Secrets to Keep That Stellar Smile
Brushing carefully several times every day? That’s great. But after a while, it’s time to keep up the tooth brushing, but replace the toothbrush.
Change with the seasons
Experts from the Academy of General Dentistry recommend that you change your toothbrush before the bristles become frayed and separated, or about every three to four months. “A good rule of thumb is to change your toothbrush when it is no longer spongy and flexible,” says Dr. Alan Zweig, a fellow of the Academy of General Dentistry, and a practicing dentist in Los Angeles, CA.
Older toothbrushes are not only ineffective, but potentially harmful, as bacteria can also lodge inside and in between the bristles and cause cavities and infections.
Had a cold or the flu? Replace your toothbrush when you’re better, so you don’t reinfect yourself. Boiling your brush for five minutes can kill off leftover germs though it may make the bristles break down sooner than they would otherwise.
Keep it high and dry
“Rinse out your toothbrush with tap water after you finish brushing,” recommends Dr. Zweig. Then put it in a dry place, standing up, after each use. Traveling? Don’t cover the brush. That could create a moist environment ripe for bacteria that a toothbrush would easily transfer to your teeth and gums.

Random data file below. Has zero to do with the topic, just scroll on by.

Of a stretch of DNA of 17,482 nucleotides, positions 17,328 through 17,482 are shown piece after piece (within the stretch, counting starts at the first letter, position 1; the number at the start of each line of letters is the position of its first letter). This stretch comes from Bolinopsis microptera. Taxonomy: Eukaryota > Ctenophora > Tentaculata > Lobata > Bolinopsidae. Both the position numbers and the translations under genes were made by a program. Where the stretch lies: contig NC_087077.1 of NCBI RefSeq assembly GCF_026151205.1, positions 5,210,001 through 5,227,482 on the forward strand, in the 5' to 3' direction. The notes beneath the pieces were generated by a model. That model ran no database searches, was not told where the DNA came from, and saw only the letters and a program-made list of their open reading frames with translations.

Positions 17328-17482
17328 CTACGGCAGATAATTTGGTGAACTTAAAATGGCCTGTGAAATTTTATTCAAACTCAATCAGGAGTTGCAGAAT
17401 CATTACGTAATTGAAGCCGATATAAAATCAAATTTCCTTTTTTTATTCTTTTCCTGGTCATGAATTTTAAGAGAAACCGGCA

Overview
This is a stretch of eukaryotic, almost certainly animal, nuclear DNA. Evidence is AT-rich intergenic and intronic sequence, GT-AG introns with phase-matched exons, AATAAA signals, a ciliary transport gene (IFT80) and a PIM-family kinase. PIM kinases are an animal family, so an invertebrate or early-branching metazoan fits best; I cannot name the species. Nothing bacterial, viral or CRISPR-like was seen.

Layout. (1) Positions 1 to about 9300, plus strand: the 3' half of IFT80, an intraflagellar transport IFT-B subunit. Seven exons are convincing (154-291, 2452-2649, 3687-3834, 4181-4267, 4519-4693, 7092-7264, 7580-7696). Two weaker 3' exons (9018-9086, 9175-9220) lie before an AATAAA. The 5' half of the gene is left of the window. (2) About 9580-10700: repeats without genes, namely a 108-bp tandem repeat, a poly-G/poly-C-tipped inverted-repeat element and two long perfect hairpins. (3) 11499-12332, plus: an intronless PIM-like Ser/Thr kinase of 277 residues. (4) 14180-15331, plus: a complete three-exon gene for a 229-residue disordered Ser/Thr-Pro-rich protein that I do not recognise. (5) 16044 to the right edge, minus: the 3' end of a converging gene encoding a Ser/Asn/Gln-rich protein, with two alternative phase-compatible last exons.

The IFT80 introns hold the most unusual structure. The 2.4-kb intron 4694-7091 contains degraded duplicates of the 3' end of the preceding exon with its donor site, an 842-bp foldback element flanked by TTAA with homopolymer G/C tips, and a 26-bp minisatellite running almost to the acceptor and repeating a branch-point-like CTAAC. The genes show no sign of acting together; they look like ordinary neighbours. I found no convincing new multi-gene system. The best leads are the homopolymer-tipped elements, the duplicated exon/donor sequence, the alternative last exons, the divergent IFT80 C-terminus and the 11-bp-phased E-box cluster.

Pick the perfect toothpaste
“These days expect to find lots of different types of toothpastes on store shelves,” says Dr. Zweig. Toothpaste gives the mouth a fresh, clean feeling, and certain types of toothpaste deliver specific results:
- Fluoride—Strengthens tooth enamel
Whitening—Whitens teeth up to two shades in six months
Sensitivity—Uses potassium nitrate to block hot/cold sensitivity (when using a sensitivity toothpaste, put a lot of paste on the brush)
Natural—Uses ingredients such as anise, tea tree oil, and cloves to clean the teeth
Tartar control—Removes tartar-producing calcium phosphate from the teeth to help keep future tartar deposits from forming
Don’t forget the floss
Brushing may be the cornerstone of your healthy mouth—but flossing is essential for those hard-to-reach areas between the teeth. Dental tape and flosses (waxed and unwaxed) all work well, just choose your favorite and be sure to stick with it.
September 23, 2010
Fran Kritz is a healthcare writer based outside Washington, DC. For several years she was the Washington correspondent for Drug Topics and Retail Pharmacy News. She has written on consumer health and health policy for the Washington Post, MSNBC.com, and the Los Angeles Times.
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